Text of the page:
Governor Chris Christie and Mayor Ras Baraka have reached an agreement to create a "roadmap" to restore local control of the school district, a privilege enjoyed by all affluent suburban districts but denied to Newark for two decades. Given Christie's habit of breaking his promises, people are understandably wary; however, this is the first time this governor has agreed that local control must eventually return to Newark, and that's good news.
Unfortunately, we know now who will be running Newark's schools during the transition to local control. Chris Cerf, former Commissioner of Education for the entire state, is coming back from yet another junket in the private sector and will run the district for the foreseeable future.
This is not good news.
Those who've followed my writing over the years know that Cerf has a questionable track record, both in and out of the public sector. The former president of Edison Education, Cerf oversaw several disastrous experiments in school privatization in Philadelphia and Baltimore. His time working in the New York City schools was marked by allegations of conflicts of interest and mediocre performance.
While working for Christie as the head of the state's Department of Education, Newark's schools (as well as the rest of the state) saw an unprecedented retreat from adequate funding as defined by the state's own laws. Cerf imposed an illogical and expensive teacher evaluation system while greatly expanding standardized testing, over the objections of both Mayor Baraka and Newark's students.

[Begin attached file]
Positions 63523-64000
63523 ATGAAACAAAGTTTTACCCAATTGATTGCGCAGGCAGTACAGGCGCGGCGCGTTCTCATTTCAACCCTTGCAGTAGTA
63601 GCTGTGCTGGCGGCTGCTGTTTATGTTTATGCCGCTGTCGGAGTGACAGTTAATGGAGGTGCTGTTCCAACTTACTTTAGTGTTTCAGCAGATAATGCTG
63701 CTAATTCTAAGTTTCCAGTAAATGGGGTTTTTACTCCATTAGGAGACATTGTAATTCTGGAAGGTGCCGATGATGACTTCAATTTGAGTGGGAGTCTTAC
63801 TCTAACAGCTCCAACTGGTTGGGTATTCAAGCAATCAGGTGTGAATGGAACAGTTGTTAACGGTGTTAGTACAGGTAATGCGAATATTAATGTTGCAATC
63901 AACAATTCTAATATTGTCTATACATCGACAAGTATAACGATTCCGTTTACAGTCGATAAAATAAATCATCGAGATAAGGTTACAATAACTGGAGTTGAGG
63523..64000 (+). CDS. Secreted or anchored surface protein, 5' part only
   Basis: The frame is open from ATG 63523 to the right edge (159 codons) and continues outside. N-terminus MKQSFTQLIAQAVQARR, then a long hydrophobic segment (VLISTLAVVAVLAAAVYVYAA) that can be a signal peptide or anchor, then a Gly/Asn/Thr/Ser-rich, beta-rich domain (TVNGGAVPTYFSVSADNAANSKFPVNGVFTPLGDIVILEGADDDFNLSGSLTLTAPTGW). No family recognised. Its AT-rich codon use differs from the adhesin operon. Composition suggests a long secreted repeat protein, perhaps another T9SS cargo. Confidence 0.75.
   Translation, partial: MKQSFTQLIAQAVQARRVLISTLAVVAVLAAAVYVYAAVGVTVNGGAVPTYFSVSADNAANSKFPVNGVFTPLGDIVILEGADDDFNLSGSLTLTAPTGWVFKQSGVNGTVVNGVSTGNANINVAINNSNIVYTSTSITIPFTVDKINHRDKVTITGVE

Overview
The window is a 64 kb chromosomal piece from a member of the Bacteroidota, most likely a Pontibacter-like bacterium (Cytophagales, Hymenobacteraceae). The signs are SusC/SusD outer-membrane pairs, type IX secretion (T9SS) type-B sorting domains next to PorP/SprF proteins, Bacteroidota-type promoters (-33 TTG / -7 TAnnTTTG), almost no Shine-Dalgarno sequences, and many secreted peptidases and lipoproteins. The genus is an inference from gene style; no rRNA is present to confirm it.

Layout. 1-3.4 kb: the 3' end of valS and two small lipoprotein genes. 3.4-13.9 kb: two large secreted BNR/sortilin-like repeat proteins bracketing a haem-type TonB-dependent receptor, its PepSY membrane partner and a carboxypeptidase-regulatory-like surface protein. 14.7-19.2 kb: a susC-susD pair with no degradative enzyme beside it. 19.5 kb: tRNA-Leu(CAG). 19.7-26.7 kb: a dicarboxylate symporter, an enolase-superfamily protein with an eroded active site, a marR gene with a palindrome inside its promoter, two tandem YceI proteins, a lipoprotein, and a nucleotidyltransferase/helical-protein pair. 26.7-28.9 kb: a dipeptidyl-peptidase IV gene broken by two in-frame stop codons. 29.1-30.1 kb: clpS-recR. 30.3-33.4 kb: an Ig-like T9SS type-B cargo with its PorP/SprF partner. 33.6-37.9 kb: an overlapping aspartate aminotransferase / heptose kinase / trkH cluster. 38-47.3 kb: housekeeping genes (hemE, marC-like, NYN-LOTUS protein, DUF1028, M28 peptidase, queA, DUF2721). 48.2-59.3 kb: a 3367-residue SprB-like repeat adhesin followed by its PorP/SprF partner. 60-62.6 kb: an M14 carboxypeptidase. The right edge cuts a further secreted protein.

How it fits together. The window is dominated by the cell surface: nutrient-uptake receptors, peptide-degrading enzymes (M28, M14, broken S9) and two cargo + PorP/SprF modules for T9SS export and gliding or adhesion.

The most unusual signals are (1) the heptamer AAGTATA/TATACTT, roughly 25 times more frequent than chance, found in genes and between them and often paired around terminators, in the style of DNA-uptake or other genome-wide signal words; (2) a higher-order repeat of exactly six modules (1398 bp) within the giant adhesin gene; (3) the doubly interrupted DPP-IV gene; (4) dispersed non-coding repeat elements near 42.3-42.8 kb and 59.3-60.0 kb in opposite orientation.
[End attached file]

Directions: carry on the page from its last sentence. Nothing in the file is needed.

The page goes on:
Cerf has always been a huge proponent of charter school expansion; he even recently accepted an appointment to the board of the National Alliance for Public Charter Schools. Yet he never acknowledges that these schools can cause real damage to the finances of their host districts. He lauds charters' "successes," while blithely dismissing the fact that the charter sector does not educate nearly as many children who have special education needs or who are Limited English Proficient as its hosting district schools.
Cerf's firm, Global Education Advisors, actually came up with the proposal to expand charter schools in Newark. After Christie announced Cerf as his pick to lead the NJDOE, Cerf changed his story about the extent of his involvement in drafting that plan. There is no question, however, that Chris Cerf was one of the primary forces behind contracting Newark's school district while expanding charters.
Why, then, does it make sense to appoint a man to lead the Newark Public Schools when he was directly involved in shrinking the district? Especially when that man is unqualified to lead any locally-controlled district?
Chris Cerf taught for a few years at a tony private school; he's never taught in a public school, let alone led a district. He holds no degrees in education, and he has no standard certification in school administration. He's never been an instructional leader, he's never been at the helm of a public school district, and he has no record of building consensus within a community so schools can be improved.
The plain truth is that if Chris Cerf applied for a superintendent job in the suburbs, his resume would be stamped "Unqualified" and thrown into the trash. Yet here he stands, ready to take on the toughest school leadership job in the state.
New Jersey has many proven school leaders with records of real success in leading urban school districts. Why weren't they considered for the job? Why does Newark have to settle for Cerf when it can do much better?
Newark's families deserve a well-qualified, experienced superintendent as much as families living in the suburbs. Chris Christie should rescind Cerf's appointment and give the beautiful, deserving children of Newark the school leader they deserve.
Local control: it's still a white people thing.